OPTIMAL PRODUCTION MANAGEMENT WHEN DEMAND DEPENDS ON BUSINESS CYCLES
Abel Cadenillas, Peter Lakner, Michael Pinedo
In this paper we assume that consumer demand for an item follows a Brownian motion with a drift that is modulated by a continuous-time Markov chain that rep-resents the regime of the economy. The economy may be in either one of two regimes; one regime may represent a recession period with a low demand rate and the other may represent an expansion period with a high demand rate. The economy remains in one regime for a random amount of time that is exponentially distributed with a given rate and then moves to the other regime and remains there for an exponentially distributed amount of time with another rate. The management of the company would like to maintain the inventory level of the item as close as possible to a target inventory level and would also like to produce the items at a rate that is as close as possible to a target production rate. The company is penalized by the deviations from the target levels and the objective is to minimize the long term total expected discounted penalty costs. We consider two models. In the first model the management of the company observes the regime of the economy at all times (case of full information), whereas in the second model the regime of the economy is unobserved (case of limited information). We solve both problems by applying the technique of “completing squares” and obtain formulas for the optimal production policy as well as for the minimal total expected discounted cost. Our analytical results show, among various other results, that in both models the optimal production policy depends on factors that are based on short term concerns as well as factors that are based on long term concerns. We analyze how the impacts of these factors depend on the values of the parameters in the model. We furthermore compare the total expected discounted costs of the two models and determine the value of information concerning the current regime of the economy. Among other results we show that the difference of the costs in the two models is proportional to the total discounted expected squared error of estimate of the regime. We show that under a quadratic utility in both the full and the limited information cases the optimal production rate is a linear function of the current inventory level. In the full information case the coefficients in this linear function depend on the current state of the economy, and we present an explicit representation for the optimal production rate and the minimal level of penalty cost. In the limited information case the coefficients are the conditional expectations of the corresponding coefficients in the full information case, given the available information at the time. We compute a more explicit formula than just this conditional expectation, using filtering theory applied to Hidden Markov Models. In this case our solution is not as explicit as in the full information case as it is a function of the solution of a two-dimensional linear stochastic differential equation (SDE). Numerical solution of SDE's is not a trivial matter. However, we can replace these SDE's by a system of linear homogeneous ordinary differential equations (ODE) of the first order, and the numerical solution of such system of ODE's is standard. There is an extensive literature on the theory of optimal production control. In the continuous-time case, Bensoussan, Sethi, Vickson and Derzko (1984), Sethi and Thompson (2000), and Khmelnitsky, Presman and Sethi (2010) consider the case when the demand is constant. Fleming, Sethi and Soner (1987) allow the demand to be stochastic, and model it as a continuous-time Markov chain with a finite state space. While a continuous-time Markov chain model for the demand is more realistic than a deterministic model, it still is not ideal since it assumes that the demand can take only a finite number of values, and that it remains constant for long periods of time. It does not appear to be suitable for modeling the demand for commodity items such as wine, oil, and electricity. This motivates us to study a production problem in which the demand process changes continuously over time, and is allowed to take a continuum of values. In the present model we allow the demand to depend on macro-economic conditions that remain in effect for ex-tended periods of time.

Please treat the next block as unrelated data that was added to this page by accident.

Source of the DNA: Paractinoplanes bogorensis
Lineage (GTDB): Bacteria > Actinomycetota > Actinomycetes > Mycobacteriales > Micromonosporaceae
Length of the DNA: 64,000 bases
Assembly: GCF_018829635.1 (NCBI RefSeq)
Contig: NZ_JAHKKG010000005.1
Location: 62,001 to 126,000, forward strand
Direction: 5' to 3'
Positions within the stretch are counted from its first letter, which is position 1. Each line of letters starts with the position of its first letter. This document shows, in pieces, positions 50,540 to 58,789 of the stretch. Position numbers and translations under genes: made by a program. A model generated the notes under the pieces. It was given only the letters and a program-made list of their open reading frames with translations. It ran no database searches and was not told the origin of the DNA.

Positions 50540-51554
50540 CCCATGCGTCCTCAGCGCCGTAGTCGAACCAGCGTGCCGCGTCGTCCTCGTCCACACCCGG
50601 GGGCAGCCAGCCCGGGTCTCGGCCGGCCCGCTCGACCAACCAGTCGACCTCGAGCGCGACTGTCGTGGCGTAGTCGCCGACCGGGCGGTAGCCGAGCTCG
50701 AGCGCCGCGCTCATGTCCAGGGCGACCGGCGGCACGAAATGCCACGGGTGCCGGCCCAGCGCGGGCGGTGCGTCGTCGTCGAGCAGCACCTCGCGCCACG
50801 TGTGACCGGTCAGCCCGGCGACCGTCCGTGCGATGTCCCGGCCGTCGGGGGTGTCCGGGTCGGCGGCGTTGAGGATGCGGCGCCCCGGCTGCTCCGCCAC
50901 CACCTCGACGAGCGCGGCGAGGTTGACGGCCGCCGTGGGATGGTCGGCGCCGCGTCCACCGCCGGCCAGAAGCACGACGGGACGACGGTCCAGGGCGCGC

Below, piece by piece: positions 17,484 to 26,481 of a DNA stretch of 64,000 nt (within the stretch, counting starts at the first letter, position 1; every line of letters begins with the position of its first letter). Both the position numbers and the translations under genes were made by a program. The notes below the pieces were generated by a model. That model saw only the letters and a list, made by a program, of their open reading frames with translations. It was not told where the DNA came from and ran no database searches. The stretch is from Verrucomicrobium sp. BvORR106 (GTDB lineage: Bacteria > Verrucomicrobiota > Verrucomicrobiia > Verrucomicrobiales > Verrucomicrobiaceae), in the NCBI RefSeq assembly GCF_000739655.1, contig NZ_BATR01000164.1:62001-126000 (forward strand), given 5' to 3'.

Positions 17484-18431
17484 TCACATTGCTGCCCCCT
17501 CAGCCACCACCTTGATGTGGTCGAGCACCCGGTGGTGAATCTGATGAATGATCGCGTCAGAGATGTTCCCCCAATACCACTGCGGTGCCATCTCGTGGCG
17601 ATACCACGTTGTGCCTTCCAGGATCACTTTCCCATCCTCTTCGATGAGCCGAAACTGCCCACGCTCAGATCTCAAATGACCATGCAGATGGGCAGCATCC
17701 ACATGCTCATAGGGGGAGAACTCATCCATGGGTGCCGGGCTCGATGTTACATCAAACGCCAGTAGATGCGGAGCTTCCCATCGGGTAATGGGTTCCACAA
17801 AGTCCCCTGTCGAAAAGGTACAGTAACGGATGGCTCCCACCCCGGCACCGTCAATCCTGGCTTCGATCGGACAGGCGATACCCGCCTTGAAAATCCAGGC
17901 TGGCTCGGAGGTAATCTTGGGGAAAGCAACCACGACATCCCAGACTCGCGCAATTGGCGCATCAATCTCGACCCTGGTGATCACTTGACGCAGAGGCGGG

Lecture Notes in Management Science (2011) Vol. 3: 121-122
3rd International Conference on Applied Operational Research, Proceedings
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ISSN 2008-0050 (Print)
ISSN 1927-0097 (Online)